The decision ends a long-running dispute over environmental data sought by campaigners regarding the Port Navas Oyster Farm near Falmouth. The campaigners were concerned about the cultivation of non-native oysters in the area, which is an officially designated conservation zone.
An initial ruling by the Information Commissioner in October 2010 that the Duchy was not a public body subject to the disclosure regulations was overturned by a First-Tier Tribunal in November 2011.
The Principal Judge, John Angel, ruled that, “In a modern day context, the Duchy is carrying out the public function or service of providing an income for the undertaking of an extremely important constitutional role in the UK."
He concluded: "The Duchy is also a public authority in performing its primary function and the provision of an income for the Duke is a function of public administration".
This ruling threatened to leave the Duchy open to further information requests but Mr Justice Charles, President of the Upper Tribunal's Administrative Appeals Chamber, ruled the estate was "not a public authority" under environmental information rules and therefore has "no obligation" to provide information.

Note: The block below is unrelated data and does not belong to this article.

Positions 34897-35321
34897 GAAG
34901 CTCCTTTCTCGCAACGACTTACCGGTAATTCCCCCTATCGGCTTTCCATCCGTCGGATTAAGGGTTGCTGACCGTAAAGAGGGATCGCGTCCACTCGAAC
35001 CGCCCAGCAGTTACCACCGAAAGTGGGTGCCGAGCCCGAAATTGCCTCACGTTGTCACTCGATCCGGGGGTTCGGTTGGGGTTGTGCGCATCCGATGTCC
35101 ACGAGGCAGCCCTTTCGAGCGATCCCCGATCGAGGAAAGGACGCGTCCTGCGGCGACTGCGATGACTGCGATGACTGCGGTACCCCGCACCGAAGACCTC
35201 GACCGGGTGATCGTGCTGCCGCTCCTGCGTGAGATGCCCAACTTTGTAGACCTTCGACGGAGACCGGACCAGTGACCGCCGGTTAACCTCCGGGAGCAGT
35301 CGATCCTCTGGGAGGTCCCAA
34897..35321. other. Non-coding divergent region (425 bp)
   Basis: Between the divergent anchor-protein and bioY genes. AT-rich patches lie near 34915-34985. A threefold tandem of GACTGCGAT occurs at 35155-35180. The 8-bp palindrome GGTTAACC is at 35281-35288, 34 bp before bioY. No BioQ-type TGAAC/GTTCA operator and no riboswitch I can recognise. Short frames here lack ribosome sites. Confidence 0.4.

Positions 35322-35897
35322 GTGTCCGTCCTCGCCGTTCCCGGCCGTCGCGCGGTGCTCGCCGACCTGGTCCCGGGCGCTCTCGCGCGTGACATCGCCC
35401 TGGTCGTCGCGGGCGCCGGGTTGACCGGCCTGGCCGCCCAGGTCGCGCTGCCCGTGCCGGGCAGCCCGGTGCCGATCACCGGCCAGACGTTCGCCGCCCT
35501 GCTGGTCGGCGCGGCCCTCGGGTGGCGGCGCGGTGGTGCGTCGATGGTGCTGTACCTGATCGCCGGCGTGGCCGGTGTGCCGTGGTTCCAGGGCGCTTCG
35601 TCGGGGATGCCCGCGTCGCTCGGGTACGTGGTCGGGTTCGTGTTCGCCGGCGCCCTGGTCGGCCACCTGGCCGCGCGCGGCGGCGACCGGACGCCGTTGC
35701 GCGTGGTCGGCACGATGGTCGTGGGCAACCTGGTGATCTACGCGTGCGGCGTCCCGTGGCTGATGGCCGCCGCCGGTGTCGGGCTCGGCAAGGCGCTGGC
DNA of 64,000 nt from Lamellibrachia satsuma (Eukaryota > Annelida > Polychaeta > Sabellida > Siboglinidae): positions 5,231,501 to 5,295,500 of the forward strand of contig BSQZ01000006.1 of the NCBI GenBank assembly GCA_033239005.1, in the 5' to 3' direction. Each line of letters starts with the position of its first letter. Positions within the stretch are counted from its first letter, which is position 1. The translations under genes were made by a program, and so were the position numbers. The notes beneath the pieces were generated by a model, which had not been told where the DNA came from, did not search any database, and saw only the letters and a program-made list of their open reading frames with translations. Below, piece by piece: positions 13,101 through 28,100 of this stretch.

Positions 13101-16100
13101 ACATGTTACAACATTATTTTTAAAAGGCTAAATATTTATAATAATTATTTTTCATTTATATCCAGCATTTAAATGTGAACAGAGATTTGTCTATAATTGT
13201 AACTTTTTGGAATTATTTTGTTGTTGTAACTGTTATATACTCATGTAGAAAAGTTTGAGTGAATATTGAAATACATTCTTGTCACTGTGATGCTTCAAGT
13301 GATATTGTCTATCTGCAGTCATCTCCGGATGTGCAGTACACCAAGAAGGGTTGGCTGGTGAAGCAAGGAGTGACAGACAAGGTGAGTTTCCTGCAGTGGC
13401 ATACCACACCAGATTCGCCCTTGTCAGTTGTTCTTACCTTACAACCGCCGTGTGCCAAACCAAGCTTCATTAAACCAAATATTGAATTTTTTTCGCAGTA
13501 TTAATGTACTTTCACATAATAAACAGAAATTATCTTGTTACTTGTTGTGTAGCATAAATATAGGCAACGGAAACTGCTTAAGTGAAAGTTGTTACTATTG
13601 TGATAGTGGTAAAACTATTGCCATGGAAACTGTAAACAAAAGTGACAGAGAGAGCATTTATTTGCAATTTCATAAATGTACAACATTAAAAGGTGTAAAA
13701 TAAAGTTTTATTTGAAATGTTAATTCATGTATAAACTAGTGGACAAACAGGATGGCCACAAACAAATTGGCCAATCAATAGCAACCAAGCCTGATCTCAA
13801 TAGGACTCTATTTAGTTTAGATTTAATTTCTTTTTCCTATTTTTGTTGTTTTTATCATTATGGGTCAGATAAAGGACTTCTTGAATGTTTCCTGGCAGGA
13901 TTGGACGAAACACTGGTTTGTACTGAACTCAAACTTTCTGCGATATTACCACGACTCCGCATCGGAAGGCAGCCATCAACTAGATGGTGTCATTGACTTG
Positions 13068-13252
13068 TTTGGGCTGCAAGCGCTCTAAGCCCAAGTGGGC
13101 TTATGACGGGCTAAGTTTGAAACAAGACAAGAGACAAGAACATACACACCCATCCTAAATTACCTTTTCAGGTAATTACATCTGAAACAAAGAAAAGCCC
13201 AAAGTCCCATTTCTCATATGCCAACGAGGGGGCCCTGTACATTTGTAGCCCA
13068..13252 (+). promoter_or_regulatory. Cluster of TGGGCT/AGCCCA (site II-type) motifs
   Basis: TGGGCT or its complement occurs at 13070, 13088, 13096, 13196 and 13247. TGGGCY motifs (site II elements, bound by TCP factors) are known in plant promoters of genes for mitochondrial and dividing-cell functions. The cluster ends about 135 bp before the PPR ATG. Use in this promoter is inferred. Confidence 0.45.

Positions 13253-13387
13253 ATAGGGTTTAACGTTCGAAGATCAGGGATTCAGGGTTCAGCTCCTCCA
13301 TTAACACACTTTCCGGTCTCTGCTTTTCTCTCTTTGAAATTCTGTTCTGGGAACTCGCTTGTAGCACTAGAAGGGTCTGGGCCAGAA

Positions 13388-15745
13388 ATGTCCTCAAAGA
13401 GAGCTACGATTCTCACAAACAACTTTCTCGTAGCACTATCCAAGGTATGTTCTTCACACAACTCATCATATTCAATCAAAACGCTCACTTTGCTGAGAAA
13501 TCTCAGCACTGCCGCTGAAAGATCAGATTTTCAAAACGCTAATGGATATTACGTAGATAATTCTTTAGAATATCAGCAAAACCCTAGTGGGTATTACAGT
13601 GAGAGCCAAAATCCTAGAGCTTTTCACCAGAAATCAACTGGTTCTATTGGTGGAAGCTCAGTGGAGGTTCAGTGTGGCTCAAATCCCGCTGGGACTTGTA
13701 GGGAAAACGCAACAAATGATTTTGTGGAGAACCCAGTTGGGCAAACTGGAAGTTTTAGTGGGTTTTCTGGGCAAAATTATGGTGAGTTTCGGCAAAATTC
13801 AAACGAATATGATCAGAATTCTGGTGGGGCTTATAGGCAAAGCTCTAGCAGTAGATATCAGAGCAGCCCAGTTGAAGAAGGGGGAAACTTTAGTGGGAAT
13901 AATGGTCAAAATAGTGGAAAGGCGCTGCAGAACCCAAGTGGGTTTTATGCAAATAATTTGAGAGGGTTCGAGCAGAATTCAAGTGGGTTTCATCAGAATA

The Duchy of Cornwall owns most of the freehold land on the Isles of Scilly. They are also the Competent Harbour Authority, granted statutory powers relating to the provision of pilotage services, and the Local Lighthouse Authority devolved under Trinity House to provide navigational aids.
In April last year, the Duchy submitted a formal proposal to the Marine Management Organisation to change the status of St Mary’s harbour to a Trust Port.
Some local residents held a view that this decision was made as a precaution against the Duchy losing their information disclosure appeal so it remains to be seen if this overruling has any bearing on the long-term running of St Mary’s harbour.